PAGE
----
To be able to evoke and support learning in an individual or in a learning community, as a coach, you must develop the following seven skills (Clement, 2017). Everyone already disposes of these skills, consciously or unconsciously. You can read books about coaching, or listen to an explanation to activate your knowledge about it, but these skills are not just techniques that you have to apply. You can only learn to master them by trying things out, and asking feedback to your colleagues, learners and/or other coaches. Each of the seven skills can be used at different stages of your conversations and meetings.
Your main characteristic as a coach, is being curious. When you’re curious, you will nearly automatically start to explore, so this forms the basis for all other coaching skills. listening with curiosity and open-mindedness to experiences and ideas, but also by actively looking for opportunities to grow towards inclusion, both during meetings of your learning community, and in conversations with learners, staff meetings, consultations with parents or other partners, working groups,... You also ask questions and regularly summarise what colleagues are saying until you have a clear idea together of what you want to learn, how you see diversity and collaboration as a function of an inclusive learning environment, who or what can help you, what possibilities there are and what you are actually planning to do.
As a coach, you frequently need to appreciate any concrete things that you find good or strong, e.g., someone’s idea, proposal, question, effort, enthusiasm or initiative,... Reinforcing is about consciously highlighting and supporting strengths. By appreciating and empowering, you create a basis for trust to grow and for everyone’s compentencies and talents to be strengthened. As a coach, you serve as a model, not only in giving but also in receiving and really accepting this kind of feedback.
As a coach, you also need to give critical feedback: to say what you do not see, what you do not agree with, what you do not think is right or effective or what you would like to see adjusted. You learn to confront in such a way that you keep the relationship intact. In this way, you do not jeopardise the cooperation, but strengthen it. Giving critical feedback in a small and concrete way and welcoming it yourself, ensures that you no longer have to hold back criticism or pile it up.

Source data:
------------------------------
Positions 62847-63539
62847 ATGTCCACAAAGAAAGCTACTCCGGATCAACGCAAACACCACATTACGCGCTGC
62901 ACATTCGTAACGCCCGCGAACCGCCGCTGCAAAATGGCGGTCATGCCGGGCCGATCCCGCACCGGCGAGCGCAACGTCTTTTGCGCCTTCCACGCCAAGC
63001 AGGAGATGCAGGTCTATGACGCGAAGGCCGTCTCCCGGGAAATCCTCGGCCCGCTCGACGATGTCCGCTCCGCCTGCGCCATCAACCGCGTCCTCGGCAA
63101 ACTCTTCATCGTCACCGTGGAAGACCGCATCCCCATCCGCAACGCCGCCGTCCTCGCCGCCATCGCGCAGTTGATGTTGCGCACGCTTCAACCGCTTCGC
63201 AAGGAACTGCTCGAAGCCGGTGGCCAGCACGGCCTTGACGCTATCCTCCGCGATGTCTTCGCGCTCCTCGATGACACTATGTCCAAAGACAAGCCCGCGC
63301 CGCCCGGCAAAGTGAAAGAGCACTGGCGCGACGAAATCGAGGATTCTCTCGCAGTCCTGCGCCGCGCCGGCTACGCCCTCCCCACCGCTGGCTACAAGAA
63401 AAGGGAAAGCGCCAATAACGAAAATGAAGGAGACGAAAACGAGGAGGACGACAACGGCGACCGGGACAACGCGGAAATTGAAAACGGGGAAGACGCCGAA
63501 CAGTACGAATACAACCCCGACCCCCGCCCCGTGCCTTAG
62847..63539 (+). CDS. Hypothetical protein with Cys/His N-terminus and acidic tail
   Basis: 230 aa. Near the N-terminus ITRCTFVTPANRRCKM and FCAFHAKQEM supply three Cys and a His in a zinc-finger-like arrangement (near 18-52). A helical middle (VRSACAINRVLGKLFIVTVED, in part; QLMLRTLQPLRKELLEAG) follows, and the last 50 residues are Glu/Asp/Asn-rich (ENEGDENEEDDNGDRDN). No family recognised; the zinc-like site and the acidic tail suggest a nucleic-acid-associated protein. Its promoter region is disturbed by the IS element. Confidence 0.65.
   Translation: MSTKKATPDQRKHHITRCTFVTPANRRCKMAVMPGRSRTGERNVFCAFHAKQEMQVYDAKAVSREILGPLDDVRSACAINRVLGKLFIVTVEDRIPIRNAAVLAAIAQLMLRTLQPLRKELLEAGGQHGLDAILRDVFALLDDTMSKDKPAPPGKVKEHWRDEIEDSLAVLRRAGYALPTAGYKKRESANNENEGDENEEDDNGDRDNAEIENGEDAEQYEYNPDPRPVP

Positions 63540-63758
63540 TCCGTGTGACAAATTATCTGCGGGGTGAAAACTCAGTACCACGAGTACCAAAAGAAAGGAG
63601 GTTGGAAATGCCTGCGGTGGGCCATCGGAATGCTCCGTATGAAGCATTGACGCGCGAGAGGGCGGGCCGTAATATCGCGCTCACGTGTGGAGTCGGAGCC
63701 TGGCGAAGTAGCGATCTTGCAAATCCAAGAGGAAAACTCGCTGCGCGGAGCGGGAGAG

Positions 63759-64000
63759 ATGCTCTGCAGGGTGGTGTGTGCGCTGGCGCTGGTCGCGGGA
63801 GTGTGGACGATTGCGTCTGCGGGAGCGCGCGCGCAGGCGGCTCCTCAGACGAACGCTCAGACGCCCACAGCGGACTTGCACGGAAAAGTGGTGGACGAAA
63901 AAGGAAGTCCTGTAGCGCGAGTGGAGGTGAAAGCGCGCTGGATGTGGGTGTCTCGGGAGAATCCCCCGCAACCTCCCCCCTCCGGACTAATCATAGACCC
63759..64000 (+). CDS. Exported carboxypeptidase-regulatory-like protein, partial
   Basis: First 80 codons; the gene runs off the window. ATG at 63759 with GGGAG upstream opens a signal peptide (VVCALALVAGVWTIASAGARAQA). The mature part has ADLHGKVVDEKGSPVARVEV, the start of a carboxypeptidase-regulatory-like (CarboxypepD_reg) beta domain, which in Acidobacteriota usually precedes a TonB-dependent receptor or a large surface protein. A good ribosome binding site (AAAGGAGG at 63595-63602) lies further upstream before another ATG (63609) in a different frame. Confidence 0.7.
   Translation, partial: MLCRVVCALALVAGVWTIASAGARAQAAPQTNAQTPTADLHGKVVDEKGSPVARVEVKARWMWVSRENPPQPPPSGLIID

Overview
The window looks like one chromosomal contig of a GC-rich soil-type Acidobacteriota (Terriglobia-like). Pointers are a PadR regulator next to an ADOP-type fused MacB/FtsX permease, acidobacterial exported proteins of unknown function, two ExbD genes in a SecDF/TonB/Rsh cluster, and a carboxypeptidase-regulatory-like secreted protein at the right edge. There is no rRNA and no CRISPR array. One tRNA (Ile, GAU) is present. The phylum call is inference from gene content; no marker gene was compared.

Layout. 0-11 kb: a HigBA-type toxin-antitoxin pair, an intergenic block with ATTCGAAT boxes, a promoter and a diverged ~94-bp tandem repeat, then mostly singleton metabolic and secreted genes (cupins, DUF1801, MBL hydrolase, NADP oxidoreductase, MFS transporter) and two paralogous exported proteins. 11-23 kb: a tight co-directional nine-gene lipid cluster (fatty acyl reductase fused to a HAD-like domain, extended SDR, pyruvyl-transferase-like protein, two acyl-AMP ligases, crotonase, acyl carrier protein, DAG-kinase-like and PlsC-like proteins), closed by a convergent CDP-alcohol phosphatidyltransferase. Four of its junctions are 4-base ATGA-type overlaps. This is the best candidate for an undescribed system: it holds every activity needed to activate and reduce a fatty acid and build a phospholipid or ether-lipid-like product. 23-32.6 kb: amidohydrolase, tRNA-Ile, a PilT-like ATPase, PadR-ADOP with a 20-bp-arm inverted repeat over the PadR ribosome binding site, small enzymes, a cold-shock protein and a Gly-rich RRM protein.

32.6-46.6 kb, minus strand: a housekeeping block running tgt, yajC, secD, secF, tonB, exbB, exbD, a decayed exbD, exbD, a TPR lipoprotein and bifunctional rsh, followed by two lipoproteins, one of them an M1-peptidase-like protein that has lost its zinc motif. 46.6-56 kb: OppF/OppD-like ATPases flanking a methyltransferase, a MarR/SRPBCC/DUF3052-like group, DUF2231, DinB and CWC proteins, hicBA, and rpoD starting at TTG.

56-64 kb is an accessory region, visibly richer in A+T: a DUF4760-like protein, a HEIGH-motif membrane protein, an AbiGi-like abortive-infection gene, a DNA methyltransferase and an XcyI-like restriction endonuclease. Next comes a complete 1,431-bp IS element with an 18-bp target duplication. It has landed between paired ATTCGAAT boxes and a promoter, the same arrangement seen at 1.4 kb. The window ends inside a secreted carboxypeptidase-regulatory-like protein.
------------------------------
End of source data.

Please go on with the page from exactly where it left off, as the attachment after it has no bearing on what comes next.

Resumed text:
A fourth skill you need as a coach, is to encourage others to push their boundaries, while you offer them any necessary support too. For example, you take a really broad view on diversity, consistently set high standards for every learner, encourage a full engagement of all learners, parents and other partners, and encourage ambitious actions towards inclusion. In doing so, you support others to increase their self-confidence and drive to take on and expand their responsibilities.
A fifth skill is broadening others’ perspectives and helping them to develop an inclusive vision. You can do this, for example, by tapping into enthusiasm for inclusion, exploring any sources of knowledge and/or success stories, giving an inspiring advice on how to make the most of diversity in your class or team, bringing in the voices of learners and parents, encouraging people to look at situations from different perspectives, or looking at creative or innovative approaches.
The sixth skill touches the art of leaving things as they are, so that they change of their own accord. Situations with a lot of diversity and cooperation often evoke awkward or difficult feelings. For example, you get angry when a pupil or parent does not understand you. You feel scared when you cannot control difficult behaviour. You feel resistance when someone seems to force an approach on you. You have a different opinion about an evaluation. Or you come into conflict with a parent, a colleague, support teacher, therapist, social worker, psychologist,... when they assess the feasibility of inclusion or the reasonableness of accomodations differently. Whatever the feeling is – joy, anxiety, sadness, anger,…- the key is to allow it to be there. By being curious about it, you give it the space it needs, even if it is not obvious. As a coachyou support others to feel and express these feelings. You also give space to any disagreement, resistance or conflict that might arise whenever learning takes place.
We know that all learners learn much better when they are relaxed, so as a coach, you try to bring lightness and levity into your conversations. You try to create an atmosphere that invites learning and that welcomes mistakes as opportunities to discover what works and what doesn't. As a coach, you consciously take the lead in this, for example, by looking at things in an optimistic way, by breathing relaxed and by bringing humour and pleasure into your meetings.
How do you already apply the seven skills in your professional learning community and/or your interprofessional collaboration with learners, parents and other partners in the team?
How would you like to further develop the seven skills in order to contribute to a learning climate that
(If you have not been coaching anyone yet, you can watch the video of 'the owl and the fox' and see how the owl applies these seven skills to coach the fox).